The second consecutive holiday-shortened week of trade saw corn and wheat close lower, but late strength on Friday erased much of those losses. The soybean market was not so lucky, finishing the week over $.40 lower than last Friday’s close.
The soybean break was triggered by a combination of factors. The South American weather situation has improved over the past two weeks and although Southern Argentina is still dry, the overall area of concern has shrunk. In addition, the Chinese cancellation of U.S. DDG’s en route to that country triggered a collapse in domestic DDG prices of over $30 a ton. This led to speculation that soybean meal would be displaced as a feed additive and created a sharp selloff to spot soymeal prices. Finally, the funds added to the price pressure as values plunged through the 50- and 100-day moving averages causing the funds to exit some of their long held market length.
The wheat market has been in free-fall since making seasonal highs just over two months ago. The price slide has been over $1.25 per bushel in depth. In fact, over the last 22 trading sessions 17 of those have resulted in a lower close in Chicago December Wheat. However, on Friday the wheat market managed to hold its previous day’s low and rallied to its best daily performance since Oct. 18. Many have tried to pick a bottom in this wheat market and many have failed. Follow-through early next week will have to be seen to confirm even a short-term low in this market, but with the funds holding a record short position, this is a market to be watched closely for opportunities as trade resumes on Monday.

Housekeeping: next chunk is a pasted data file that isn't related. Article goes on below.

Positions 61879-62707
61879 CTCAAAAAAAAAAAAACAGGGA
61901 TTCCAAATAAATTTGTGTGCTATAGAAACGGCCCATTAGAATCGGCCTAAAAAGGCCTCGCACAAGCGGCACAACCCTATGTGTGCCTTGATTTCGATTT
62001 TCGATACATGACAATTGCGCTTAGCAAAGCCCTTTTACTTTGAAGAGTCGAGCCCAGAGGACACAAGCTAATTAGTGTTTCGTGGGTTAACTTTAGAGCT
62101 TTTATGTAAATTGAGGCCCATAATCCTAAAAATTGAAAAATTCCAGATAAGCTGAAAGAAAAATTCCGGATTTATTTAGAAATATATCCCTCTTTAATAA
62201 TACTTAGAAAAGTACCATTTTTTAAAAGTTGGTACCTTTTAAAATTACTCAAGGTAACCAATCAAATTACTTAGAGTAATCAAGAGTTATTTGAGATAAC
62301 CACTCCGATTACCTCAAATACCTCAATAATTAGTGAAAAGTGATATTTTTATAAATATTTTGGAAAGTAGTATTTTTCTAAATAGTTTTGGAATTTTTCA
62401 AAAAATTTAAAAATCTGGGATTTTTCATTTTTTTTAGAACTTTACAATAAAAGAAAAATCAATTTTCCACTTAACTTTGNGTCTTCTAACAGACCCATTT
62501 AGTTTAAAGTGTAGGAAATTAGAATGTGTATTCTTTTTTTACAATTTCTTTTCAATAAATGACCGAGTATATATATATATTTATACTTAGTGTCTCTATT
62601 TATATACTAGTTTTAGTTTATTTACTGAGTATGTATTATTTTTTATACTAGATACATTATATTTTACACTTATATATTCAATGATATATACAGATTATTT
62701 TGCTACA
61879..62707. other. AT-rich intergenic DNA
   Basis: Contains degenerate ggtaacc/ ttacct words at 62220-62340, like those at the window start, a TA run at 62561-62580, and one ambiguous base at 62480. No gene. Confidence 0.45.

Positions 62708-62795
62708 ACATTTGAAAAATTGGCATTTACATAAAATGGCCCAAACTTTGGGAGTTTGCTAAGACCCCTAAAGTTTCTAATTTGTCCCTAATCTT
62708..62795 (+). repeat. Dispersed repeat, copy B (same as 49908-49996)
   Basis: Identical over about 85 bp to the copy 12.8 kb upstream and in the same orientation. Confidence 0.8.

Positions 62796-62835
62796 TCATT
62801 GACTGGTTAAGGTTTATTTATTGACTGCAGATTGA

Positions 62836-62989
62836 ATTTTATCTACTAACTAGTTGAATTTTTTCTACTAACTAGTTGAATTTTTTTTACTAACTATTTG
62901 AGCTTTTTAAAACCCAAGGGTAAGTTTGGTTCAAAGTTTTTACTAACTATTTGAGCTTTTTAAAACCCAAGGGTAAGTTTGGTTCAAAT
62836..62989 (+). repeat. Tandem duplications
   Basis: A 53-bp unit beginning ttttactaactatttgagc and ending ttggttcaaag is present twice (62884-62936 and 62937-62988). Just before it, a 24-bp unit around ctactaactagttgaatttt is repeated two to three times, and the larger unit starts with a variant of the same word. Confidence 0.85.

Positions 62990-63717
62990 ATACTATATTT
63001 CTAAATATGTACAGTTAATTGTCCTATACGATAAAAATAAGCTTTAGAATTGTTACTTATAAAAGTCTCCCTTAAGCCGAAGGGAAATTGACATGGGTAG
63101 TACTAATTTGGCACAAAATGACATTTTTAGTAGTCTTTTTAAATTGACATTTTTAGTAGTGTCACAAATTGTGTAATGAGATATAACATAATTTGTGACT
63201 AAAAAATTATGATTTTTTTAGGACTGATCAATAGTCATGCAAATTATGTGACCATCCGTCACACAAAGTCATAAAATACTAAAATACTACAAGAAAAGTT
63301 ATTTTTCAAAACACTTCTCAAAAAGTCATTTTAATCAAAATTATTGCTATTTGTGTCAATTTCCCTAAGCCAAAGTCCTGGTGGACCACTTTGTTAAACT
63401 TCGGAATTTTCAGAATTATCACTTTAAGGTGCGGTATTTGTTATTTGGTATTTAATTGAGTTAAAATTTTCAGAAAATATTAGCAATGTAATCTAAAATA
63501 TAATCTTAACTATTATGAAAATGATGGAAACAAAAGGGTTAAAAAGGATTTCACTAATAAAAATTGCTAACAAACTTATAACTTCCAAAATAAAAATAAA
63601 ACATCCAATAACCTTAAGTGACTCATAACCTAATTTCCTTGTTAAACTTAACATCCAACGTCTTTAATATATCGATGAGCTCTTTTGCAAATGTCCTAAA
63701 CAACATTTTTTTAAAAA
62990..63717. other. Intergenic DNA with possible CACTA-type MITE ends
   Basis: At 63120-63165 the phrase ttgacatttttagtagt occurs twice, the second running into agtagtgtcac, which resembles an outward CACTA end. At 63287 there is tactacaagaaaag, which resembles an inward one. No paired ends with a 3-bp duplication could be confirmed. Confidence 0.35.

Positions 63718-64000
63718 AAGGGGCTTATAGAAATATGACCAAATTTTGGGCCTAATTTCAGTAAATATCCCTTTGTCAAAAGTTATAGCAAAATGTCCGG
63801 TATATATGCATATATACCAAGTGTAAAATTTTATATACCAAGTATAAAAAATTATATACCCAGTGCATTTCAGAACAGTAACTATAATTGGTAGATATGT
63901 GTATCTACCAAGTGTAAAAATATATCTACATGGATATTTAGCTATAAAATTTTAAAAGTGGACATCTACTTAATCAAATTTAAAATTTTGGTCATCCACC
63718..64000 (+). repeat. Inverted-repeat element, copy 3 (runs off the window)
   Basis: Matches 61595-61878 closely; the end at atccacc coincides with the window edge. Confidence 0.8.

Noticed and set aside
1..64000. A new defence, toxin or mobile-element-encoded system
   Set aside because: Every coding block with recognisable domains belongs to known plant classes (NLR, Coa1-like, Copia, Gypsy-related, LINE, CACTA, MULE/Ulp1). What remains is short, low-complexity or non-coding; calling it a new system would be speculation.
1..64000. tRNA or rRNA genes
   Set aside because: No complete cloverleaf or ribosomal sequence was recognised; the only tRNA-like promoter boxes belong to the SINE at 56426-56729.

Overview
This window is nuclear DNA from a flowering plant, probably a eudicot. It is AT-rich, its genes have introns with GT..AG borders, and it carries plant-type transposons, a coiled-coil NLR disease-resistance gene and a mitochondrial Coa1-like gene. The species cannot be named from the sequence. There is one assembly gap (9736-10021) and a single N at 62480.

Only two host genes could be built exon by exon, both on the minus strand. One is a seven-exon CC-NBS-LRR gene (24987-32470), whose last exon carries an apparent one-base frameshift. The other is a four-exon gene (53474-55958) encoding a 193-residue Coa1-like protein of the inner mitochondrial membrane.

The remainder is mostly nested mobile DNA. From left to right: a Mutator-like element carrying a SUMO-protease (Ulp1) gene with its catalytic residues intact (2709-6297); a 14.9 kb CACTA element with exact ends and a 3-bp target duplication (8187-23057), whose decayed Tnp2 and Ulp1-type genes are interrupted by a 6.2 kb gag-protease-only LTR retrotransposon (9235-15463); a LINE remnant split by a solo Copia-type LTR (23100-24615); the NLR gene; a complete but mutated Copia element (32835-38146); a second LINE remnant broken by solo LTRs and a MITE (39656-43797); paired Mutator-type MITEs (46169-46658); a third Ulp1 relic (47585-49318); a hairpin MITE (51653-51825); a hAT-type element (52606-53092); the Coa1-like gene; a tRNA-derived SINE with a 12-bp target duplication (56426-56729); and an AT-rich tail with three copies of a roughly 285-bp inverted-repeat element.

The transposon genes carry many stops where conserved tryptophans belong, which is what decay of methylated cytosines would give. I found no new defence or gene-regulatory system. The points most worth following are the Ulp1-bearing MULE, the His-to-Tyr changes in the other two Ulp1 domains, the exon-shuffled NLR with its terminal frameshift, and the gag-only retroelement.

Most of next week’s attention will be on position squaring and the expected fund re-balance ahead of Friday’s USDA report. Producers can look to strength in the first half of the week to extend coverage if they are not at comfortable levels.
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